Why Not Make Your Own Vinegar?

You can have fun and save a little money by making your own vinegar. Here’s how.

Whether you just like the idea of saving some money or you’re trying to make your life a little greener, one way to do it is by making your own homemade vinegar. Believe it or not, it’s pretty straightforward–as long as you’re willing to follow some instructions and put in a little effort.

So What Have We Got Here?

Vinegar is a mainstay of cooking, and as every kid knows it’s also used in the egg-dying process immediately prior to Easter. But vinegar also has a number of uses around the home, not the least of which is as an herbicide for weeds. Pour it on an errant thistle, and that thistle will soon die.

One the other hand, interestingly enough, any bronze-colored or white vinegar can also be gently applied to sunburn as a natural organic remedy; it eases the pain wonderfully.

Chemically, vinegar is a weak solution of acetic acid, which can be produced chemically (that’s where all that white vinegar comes from). But some vinegar is basically sour wine, which means it’s fairly easy to make at home. In fact, you can use stale beer or beer dregs as an ingredient, along with old wine or cider.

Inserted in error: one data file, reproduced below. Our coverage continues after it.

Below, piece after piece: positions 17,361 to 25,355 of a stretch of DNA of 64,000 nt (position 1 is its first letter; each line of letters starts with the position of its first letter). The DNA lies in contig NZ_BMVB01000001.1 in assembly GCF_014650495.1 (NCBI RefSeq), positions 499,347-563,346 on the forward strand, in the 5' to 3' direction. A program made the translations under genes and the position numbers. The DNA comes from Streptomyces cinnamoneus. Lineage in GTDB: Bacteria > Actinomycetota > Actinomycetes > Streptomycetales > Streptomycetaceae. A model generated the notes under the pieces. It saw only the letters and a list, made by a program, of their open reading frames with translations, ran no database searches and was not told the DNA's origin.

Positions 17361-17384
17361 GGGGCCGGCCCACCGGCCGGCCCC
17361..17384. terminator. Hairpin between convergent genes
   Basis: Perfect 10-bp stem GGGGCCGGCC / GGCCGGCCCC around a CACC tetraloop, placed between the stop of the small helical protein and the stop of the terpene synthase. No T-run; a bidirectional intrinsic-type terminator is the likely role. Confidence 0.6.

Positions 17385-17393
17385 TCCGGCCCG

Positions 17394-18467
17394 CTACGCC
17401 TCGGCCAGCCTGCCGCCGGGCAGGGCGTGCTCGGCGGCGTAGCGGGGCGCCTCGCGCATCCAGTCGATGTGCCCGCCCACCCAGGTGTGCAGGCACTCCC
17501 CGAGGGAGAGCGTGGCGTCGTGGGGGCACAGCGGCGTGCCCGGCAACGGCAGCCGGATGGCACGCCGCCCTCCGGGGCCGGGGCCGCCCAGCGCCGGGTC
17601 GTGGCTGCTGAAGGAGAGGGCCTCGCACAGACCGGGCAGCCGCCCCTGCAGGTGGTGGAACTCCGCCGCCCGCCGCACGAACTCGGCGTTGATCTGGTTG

The Mother of All Vinegar

All you need other than the dregs mentioned above is a container to put the ingredients in, a warm place that’ll stay between 75-85 degrees for several months, and a piece of what’s known as “mother of vinegar”–a gelatinous mass of acetobacter bacteria.

The “mother,” which converts alcohol that would otherwise go to waste into acetic acid, is generally the hardest vinegar ingredient to acquire. But if you can find raw, unfiltered apple cider vinegar at your local organic food store, it’ll probably have some “mother” at the bottom of the container.

If you can’t find any, then you may be able to get some “mother” from a friend, or from a health-food store. It may take a little calling around to find it, though.

Worth Every Minute

Beware: the organic way of making vinegar (a.k.a. the Orleans method) takes quite a while, and like beer- or winemaking, it can be somewhat labor intensive. You can find a detailed process, along with lots of Q&A, here.

By all accounts it’s worth the time and effort: properly done, the result is delicious, far better than anything you can find in a store. Improperly done, the botched vinegar can still be used to kill weeds, at the very least!